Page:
Former President George W. Bush, who led the United States into wars across the Middle East at a cost of at least 480,000 lives, including thousands of Americans, teamed up with former President Bill Clinton to attack President Trump on Wednesday, arguing that wars are necessary “for the sake of peace.”
During a panel alongside former President Bill Clinton at the Nir School of the Heart, Bush laid into Trump for his recent decision to withdraw up to 1,000 American troops from Syria — fulfilling his longheld campaign pledge to stop the endless wars and bring troops home after more than a decade of war.
Bush, whose father George H.W. Bush openly called for a “New World Order” in a 1991 speech, used “doublespeak” worthy of Orwell while attacking Trump’s peaceful foreign policy.
“An isolationist United States is destabilizing around the world,” Bush said, according to the Washington Post‘s Josh Rogin. “We are becoming isolationist and that’s dangerous for the sake of peace.”
However, many people questioned whether Bush should be lecturing anybody on “peace.”
Bush led the U.S. into war in Afghanistan and Iraq with deadly consequences for peace and stability in the region and at the cost of thousands of American lives.
In total, Bush’s wars in Iraq, Afghanistan, and intervention in Pakistan have resulted in the deaths of between 480,000 and 507,000 people — including nearly 7,000 American soldiers who were deployed to the Middle East hotspots.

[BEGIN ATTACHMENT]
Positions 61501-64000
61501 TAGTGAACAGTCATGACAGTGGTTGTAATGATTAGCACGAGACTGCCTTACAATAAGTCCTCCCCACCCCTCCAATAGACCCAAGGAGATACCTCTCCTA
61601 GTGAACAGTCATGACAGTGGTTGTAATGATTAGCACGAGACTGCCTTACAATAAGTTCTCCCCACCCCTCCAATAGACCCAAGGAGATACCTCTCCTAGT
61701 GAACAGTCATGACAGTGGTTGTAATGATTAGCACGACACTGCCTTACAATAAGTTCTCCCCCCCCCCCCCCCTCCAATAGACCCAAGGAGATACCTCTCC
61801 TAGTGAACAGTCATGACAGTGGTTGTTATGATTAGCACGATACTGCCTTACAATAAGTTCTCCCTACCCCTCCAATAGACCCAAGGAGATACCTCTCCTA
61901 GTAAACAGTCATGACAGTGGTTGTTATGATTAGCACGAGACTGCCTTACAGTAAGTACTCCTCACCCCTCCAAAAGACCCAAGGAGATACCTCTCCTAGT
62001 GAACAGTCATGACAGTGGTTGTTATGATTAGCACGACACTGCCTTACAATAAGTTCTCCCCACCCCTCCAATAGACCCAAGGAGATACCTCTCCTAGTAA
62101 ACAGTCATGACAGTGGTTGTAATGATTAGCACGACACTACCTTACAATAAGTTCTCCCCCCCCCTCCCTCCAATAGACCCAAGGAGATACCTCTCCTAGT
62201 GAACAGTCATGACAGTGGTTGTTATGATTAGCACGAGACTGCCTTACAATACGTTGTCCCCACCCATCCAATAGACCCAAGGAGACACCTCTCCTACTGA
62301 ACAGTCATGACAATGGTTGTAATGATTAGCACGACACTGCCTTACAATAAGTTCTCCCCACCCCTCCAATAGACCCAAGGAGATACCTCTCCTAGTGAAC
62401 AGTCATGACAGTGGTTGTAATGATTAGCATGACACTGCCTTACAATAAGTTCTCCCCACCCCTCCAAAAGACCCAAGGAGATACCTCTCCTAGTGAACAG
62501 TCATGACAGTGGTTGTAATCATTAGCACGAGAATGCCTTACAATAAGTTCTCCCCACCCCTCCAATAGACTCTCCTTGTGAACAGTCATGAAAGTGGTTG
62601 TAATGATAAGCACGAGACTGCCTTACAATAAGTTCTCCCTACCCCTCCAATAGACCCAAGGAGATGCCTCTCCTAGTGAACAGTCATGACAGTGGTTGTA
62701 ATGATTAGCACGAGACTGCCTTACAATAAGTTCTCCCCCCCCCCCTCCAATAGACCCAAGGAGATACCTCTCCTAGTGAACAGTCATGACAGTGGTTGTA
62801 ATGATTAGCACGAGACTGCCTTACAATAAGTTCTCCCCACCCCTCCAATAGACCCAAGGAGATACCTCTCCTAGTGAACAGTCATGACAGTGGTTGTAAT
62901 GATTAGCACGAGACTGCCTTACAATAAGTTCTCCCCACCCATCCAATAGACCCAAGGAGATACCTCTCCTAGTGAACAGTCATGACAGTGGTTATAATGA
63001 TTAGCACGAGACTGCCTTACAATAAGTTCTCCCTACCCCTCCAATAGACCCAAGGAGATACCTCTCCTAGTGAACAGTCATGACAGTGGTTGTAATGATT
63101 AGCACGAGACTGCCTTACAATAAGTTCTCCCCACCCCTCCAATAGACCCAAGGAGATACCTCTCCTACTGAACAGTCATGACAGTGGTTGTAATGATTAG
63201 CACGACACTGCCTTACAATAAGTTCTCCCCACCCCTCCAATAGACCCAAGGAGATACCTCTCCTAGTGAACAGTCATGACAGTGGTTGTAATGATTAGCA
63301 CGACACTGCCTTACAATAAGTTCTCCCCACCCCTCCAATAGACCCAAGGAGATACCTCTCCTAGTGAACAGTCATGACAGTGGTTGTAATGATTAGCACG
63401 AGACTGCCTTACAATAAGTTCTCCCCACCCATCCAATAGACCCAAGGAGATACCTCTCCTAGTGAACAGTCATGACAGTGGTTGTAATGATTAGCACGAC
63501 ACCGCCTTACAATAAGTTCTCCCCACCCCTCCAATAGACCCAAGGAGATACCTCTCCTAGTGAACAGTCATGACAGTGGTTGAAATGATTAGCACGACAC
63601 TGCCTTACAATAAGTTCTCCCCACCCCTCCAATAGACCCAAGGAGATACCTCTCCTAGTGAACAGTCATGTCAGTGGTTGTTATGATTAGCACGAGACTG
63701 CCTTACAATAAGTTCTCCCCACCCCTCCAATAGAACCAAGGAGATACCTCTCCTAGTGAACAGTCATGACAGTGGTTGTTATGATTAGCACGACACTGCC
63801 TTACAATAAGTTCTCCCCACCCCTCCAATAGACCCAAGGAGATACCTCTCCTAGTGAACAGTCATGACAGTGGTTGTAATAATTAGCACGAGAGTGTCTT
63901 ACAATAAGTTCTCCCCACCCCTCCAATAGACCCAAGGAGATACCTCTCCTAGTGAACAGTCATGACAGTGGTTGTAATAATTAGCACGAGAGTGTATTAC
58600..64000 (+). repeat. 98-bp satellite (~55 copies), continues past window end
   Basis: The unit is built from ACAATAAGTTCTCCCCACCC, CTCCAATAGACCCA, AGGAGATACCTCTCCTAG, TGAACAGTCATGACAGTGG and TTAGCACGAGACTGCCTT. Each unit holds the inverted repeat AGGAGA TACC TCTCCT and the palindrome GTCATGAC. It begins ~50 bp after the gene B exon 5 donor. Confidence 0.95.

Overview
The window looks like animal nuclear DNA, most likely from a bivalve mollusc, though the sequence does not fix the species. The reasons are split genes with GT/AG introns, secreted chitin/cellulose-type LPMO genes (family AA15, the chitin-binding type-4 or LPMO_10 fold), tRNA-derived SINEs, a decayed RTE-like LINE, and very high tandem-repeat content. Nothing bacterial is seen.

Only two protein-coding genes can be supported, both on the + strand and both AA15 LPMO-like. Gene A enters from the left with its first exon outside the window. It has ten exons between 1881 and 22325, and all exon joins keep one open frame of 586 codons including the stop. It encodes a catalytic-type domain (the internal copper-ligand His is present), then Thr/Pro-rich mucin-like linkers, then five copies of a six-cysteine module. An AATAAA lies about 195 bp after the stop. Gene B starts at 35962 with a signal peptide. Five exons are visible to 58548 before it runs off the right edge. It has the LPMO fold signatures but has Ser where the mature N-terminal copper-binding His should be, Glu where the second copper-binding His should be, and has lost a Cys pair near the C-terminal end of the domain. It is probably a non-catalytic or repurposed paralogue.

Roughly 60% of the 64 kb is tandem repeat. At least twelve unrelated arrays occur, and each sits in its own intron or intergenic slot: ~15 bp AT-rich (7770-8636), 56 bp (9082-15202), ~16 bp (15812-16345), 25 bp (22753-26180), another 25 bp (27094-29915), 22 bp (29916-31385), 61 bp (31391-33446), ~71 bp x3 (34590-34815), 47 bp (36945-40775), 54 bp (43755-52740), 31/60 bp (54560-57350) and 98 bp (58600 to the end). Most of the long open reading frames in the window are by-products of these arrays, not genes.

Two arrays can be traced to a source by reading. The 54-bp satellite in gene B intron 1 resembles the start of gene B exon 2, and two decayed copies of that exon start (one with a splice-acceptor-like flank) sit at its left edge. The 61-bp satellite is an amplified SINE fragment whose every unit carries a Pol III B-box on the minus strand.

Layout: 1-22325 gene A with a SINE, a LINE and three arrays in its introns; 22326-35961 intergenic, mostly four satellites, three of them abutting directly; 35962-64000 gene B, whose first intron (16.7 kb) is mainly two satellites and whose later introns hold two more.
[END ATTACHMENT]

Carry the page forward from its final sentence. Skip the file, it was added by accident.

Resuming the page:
Today, the vast majority of American veterans and U.S. citizens say that Bush’s wars in Afghanistan and Iraq were “not worth fighting”, according to a recent Pew Research Center survey. Likewise, nearly six-in-ten Americans say U.S. military intervention in Syria is “not worth fighting” or risking more American lives.
Bush also told the audience at the Nir School that his “biggest regret” from his time as president was not passing an amnesty for the estimated 11 to 22 million undocumented immigrants living illegally in the United States, seemingly attacking Trump’s focus on enforcing immigration law and securing the border.
“We are a nation of immigrants but the language coming out of the system today is rejecting immigration,” Bush said, receiving approval and applause from Bill Clinton.
Bush’s continued attacks on President Trump and his “America First” agenda stand in contrast to his silence and refusal to denounce the far-left policies of the Obama administration.
“I don’t think it’s good for the country to have a former president undermine a current president,” Bush said in 2014. “I think it’s bad for the presidency for that matter.”
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